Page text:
The dental perspective on summer holiday ‘meal deals’ for low-income families
Low-income families are being encouraged to take advantage of discounted supermarket cafe meal deals to feed their children over the summer holidays.
This comes as part of the government’s ‘Help for Households’ campaign, which was launched in the face of the cost of living crisis. Meal deals include ‘kids eat for £1’ at Asda and ‘kids eat free’ with a paying adult customer at Morrisons.
Although a thumbs up for affordability, some experts have suggested that the menus fall below school food standards.
At Asda, for example, children can choose between hot meals including fish fingers, chicken nuggets and breakfasts. But analysis shows only two of five hot options include a side salad or vegetables.
At Morrisons, this applies to only one of five hot meals.
According to The Guardian, Professor Greta Defeyter – whose research informed the government’s school food programme – believes the government ‘should not be promoting menus primarily consisting of ultra-processed foods’.
Fuelling a crisis
Maria Papavergos is a dental surgeon and nutritional therapist based in Scotland. She says there are a number of actions that could be taken to ensure children have access to healthy, rather than processed, foods.
‘It’s great to see that the government is trying to help families who have a low income and need to feed their children over the summer,’ she said.
‘However, discounting supermarket cafe meals which are generally high in saturated fats and sugar is not the best approach. One of my main concerns from a dental perspective is that often these cafes offer drinks that are high in sugar. For example, fizzy drinks or a juice that have zero nutritional value.
‘They not only increase children’s risk of dental decay, but they also fuel the obesity crisis.
‘My other concern is that supermarket cafes generally don’t offer appealing choices of vegetables and fruit. As a result, they tend to not choose to have vegetables with their meals and therefore are filling up on high sugar and high fat meals.’
She believes an alternative would be to offer up a salad-style bar, which would include more tasty and colourful choices that could appeal to children.
‘For example, roasted vegetable salads and cous cous salads, which are also not too expensive to make. The same could apply to fruits – a bar where colourful produce encourage children to try more varieties.’
‘Oral health is overlooked’
When it comes to the delay on banning junk food offers in supermarkets, Maria says more needs to be done to encourage healthier choices.
‘This is not a helpful approach,’ she said.
‘In my opinion, the government needs to focus on promoting healthy choices. Ultimately, this comes down to education. This isn’t a quick fix. But education needs to happen from a young age, on not only delivering healthy choices for children but equipping them with the knowledge to make those choices themselves. We also need to educate on how to cook cost effectively.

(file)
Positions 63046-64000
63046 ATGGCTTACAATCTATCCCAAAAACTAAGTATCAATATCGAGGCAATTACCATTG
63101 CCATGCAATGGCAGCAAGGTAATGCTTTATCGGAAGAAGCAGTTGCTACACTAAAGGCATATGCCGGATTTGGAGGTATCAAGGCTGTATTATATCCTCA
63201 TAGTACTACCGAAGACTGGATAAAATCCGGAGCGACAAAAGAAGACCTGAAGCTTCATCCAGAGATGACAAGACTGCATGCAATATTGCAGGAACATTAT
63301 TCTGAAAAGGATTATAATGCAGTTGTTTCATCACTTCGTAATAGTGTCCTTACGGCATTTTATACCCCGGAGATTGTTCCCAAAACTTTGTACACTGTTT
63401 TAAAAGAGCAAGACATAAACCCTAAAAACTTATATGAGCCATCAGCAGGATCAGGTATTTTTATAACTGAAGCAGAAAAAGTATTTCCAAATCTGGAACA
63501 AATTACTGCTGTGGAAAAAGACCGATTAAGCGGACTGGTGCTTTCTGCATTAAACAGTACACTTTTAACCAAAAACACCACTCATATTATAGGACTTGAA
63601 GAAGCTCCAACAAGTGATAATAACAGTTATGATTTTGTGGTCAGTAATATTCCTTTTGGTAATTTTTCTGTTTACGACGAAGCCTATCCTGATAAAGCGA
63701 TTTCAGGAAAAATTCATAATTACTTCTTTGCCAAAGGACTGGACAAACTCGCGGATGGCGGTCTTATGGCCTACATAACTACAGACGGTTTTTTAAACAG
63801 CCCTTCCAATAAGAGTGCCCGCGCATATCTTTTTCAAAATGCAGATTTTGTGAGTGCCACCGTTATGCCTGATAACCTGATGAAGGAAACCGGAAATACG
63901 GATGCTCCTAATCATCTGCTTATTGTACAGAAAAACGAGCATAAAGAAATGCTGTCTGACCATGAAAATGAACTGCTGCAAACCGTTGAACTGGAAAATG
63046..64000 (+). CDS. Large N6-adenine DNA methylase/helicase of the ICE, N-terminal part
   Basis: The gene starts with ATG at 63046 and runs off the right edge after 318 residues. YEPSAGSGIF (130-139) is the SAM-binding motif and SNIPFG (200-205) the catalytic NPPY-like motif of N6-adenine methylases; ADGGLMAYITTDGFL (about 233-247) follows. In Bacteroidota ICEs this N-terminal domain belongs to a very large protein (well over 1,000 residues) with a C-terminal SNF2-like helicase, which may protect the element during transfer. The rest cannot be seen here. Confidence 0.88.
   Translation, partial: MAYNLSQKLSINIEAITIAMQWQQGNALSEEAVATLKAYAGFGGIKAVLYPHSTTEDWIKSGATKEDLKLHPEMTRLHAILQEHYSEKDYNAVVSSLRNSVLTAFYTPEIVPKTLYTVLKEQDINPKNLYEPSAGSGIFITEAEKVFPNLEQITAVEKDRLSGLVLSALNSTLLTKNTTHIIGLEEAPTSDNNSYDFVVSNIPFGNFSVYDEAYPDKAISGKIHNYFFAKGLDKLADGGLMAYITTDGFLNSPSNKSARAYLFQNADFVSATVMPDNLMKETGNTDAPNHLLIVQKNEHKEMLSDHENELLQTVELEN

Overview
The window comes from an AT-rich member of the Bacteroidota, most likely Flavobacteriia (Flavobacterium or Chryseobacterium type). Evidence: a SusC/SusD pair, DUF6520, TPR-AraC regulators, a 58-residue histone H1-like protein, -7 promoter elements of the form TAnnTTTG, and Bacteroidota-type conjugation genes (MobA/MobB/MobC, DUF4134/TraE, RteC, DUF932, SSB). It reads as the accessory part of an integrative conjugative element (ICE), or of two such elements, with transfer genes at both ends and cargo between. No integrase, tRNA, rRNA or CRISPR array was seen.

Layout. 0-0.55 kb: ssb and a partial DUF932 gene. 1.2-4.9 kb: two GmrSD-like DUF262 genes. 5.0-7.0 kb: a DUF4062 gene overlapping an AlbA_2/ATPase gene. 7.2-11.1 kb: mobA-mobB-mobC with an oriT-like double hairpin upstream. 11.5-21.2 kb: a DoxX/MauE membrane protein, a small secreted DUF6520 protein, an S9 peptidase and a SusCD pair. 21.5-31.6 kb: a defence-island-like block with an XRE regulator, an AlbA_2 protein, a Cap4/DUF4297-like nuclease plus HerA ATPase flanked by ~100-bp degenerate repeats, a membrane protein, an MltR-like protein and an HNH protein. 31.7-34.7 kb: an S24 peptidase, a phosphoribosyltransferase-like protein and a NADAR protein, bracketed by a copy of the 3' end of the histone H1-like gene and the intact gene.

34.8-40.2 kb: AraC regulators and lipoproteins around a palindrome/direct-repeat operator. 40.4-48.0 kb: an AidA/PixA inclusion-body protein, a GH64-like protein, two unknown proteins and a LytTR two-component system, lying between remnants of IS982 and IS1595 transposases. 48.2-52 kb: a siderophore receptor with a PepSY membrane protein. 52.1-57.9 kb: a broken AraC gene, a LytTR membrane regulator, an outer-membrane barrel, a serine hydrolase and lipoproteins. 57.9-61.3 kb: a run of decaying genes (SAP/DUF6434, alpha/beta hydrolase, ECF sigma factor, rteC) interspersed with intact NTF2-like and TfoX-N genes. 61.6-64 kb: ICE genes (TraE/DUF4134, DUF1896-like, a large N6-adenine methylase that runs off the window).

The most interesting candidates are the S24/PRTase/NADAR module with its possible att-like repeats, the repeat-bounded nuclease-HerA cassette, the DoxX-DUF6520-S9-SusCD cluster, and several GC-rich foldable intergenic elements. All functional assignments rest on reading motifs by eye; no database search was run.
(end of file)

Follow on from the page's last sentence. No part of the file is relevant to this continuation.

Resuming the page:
‘But from a government perspective, there are some short-term actions. For example, having supermarkets promote healthy choices. They need to encourage the buyer to select healthier choices above those filled with sugar.
‘Another approach that I feel would be hugely helpful for the public would be to improve labelling on packaged foods. Currently, it’s very misleading. Labels such as ‘organic’ suggest the choice is healthy when in fact it’s very high in fat and sugar.
‘We could also introduce a label for foods that are good for our oral health. This is often overlooked but would allow the consumer to identify if a product it healthy when it comes to teeth.’
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James Goolnik is a dentist and founder of Bow Lane Dental. He believes the government need to ‘urgently address’ the imbalance in the affordability of healthy and processed foods.
‘It is great to see steps towards affordable foods,’ he said.
‘However, we need to make sure the foods are nutritious. I’d like to see some buy one get one free offers on fruit and vegetables rather than just ultra-processed foods. Encourage families to try different fruits and vegetables, rather than just apples and peas.
‘Would be good to get meal packs together with recipes cards so they can see how easy and fun it is to cook from fresh. Gets the kids involved in choosing the menu, preparing and cooking the foods. What better start in life can they have than learning to cook with their parents? Over the summer holidays, get the family away from their screens and into the kitchen.’
He added: ‘The delay in the ban on junk food deals also sends the wrong message. We need to ensure healthy food is both readily available and affordable.
‘The Food Foundation’s recent report found healthy foods are nearly three times as expensive per calorie as less healthy foods. The government needs to urgently address this.’
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